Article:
It is widely understood that host populations are affected by a sudden and large influx of refugees (World Bank, 2016). Precisely how they are affected, however, remains under-researched and often ill-communicated. Several quantitative studies have been carried out on the impact of forced displacement on host populations, mainly in Colombia, the Great Lakes and increasingly in the Middle East and Europe. However, until recently, this area of study has largely been neglected by economists in particular (Ruiz et al, 2013 and Oxford Refugees Center, 2011). Only a few studies rely on empirical data, and they are typically focused on short-term impacts (Kreibaum, 2016 and Ruiz et al, 2013).
Tanzania, however, is an exception in this regard, partly because of its location (surrounded by countries periodically affected by conflict) and its decades-long history in welcoming and assisting large numbers of refugees. Unlike several other hosting countries, there exists a considerable body of qualitative, mixed-methods and empirical literature, mostly analyzing the impact of refugee inflows from Burundi (1993) and Rwanda (1994) on host districts in northwestern Tanzania. This literature covers a range of impacts including on the labor market, environment, health and other areas.
The formulation of the forthcoming Global Compact on Refugees and implementation of a Comprehensive Refugee Response Framework (CRRF) in countries such as Djibouti, Ethiopia,
Kenya, Rwanda, Somalia and Uganda all stress the inclusion of host communities in efforts to extend refugee protection and to bring development responses to situations of forced displacement. Therefore, an imperative exists to review what is known about previous experiences of refugee arrival and response and the impacts on host communities. Given the depth and breadth of evidence that can be drawn from the Tanzanian experience, it serves an insightful case study from which policy lessons can be learned from and applied in a range of contemporary displacement contexts.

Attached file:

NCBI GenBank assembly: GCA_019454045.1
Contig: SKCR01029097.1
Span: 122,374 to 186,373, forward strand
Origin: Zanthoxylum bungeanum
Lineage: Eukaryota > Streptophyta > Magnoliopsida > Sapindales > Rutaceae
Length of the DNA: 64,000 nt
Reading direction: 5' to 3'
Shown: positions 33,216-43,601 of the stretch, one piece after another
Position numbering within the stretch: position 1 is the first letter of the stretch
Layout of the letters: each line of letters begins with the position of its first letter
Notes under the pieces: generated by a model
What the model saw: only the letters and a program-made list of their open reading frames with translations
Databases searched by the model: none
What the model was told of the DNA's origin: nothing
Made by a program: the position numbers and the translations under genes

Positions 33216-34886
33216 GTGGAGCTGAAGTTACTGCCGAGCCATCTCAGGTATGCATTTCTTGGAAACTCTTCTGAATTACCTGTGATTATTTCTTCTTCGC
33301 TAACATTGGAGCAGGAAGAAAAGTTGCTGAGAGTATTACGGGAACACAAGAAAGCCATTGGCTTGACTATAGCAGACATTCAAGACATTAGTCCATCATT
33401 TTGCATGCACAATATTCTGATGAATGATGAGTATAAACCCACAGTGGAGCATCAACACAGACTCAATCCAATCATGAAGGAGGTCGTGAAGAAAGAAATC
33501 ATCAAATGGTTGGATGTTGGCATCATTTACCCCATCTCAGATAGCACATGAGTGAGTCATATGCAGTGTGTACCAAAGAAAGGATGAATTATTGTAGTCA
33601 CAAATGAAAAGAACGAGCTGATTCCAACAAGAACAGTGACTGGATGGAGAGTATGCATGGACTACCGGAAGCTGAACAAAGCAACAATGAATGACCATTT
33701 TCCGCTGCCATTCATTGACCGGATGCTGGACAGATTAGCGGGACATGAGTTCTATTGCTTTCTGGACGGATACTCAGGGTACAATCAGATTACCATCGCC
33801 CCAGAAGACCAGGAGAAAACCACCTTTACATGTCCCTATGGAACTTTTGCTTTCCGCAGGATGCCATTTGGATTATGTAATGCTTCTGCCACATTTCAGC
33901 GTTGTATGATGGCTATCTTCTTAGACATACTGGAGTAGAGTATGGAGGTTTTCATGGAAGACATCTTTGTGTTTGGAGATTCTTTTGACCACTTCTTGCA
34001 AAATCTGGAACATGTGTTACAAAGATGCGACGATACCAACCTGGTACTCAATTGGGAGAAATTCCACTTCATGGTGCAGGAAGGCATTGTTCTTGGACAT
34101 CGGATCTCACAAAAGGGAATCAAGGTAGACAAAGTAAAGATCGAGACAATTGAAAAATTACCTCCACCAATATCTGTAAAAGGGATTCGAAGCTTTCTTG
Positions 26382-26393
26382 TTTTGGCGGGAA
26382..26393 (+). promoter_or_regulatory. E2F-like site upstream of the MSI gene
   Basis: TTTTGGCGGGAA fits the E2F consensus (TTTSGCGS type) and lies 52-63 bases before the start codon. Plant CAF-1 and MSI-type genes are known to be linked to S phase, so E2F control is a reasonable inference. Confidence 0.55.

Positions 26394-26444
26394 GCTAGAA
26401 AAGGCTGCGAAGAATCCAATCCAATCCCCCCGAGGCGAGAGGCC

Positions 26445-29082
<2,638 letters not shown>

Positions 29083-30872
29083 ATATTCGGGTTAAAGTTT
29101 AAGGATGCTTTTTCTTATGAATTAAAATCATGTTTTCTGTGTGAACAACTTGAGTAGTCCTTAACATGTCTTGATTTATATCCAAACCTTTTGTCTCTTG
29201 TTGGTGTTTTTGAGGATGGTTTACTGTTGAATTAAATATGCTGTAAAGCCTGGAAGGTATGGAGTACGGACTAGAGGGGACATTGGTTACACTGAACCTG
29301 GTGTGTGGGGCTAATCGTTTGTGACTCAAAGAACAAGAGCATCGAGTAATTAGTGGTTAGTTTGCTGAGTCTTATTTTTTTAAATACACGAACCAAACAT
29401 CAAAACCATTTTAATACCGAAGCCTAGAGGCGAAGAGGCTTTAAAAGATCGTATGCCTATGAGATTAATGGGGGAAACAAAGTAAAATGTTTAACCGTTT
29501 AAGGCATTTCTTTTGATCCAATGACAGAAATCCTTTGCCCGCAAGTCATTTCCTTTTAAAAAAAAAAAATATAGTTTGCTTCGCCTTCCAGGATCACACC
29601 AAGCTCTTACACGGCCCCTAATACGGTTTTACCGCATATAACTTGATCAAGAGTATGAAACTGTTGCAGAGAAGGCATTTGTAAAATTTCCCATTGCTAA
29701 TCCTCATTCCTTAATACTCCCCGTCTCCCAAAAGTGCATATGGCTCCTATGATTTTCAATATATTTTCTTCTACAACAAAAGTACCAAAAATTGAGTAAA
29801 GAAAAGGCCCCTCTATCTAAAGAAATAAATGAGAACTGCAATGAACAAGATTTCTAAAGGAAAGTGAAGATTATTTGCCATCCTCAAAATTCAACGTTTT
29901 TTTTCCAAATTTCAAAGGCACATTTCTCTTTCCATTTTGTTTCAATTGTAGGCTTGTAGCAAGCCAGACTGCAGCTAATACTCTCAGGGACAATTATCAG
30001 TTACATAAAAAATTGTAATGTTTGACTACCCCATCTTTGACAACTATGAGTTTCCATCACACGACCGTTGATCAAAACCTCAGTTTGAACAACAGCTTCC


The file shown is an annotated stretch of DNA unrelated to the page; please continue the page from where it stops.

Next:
This desk review was conducted against this backdrop of the new global commitment to protecting refugees and better supporting the countries and communities that host them. It is hoped that the evidence and analysis presented here will inform policy responses for the various governments across the world faced with significant refugee and Internally Displaced Persons (IDP) populations, as well as the humanitarian and development actors involved in supporting them. Although critical analysis on its own cannot lead to sound and wellevidence policies, which rely on political will and available resources, it can however work to dispel myths that may otherwise be used to mobilize ill-formed practices and policies. Instead, this kind of analysis can redirect attention toward people, places and processes that warrant attention and that may otherwise be misunderstood or neglected (Landau & Achiume, 2017).
As such, this review will provide:
• A brief history of refugee policy and practice in Tanzania;
• An overview of the impacts/outcomes along different variables (e.g., jobs, health, etc.);
• A list of lessons and policy/practice options that can be gleaned from an analysis of the studies’ findings both in terms of refugee impact and humanitarian/development impact/response; and • A brief taxonomy of areas for possible further research and understanding.
Since the primary focus of this review is an analysis of the impact of refugee presence on host communities in Tanzania, the following historical background section is not intended to be comprehensive. Rather, it seeks to provide a summary overview of changes in Tanzania’s policy and practice toward refugees by highlighting some of the most significant documented socio-political and economic factors that led to these changes.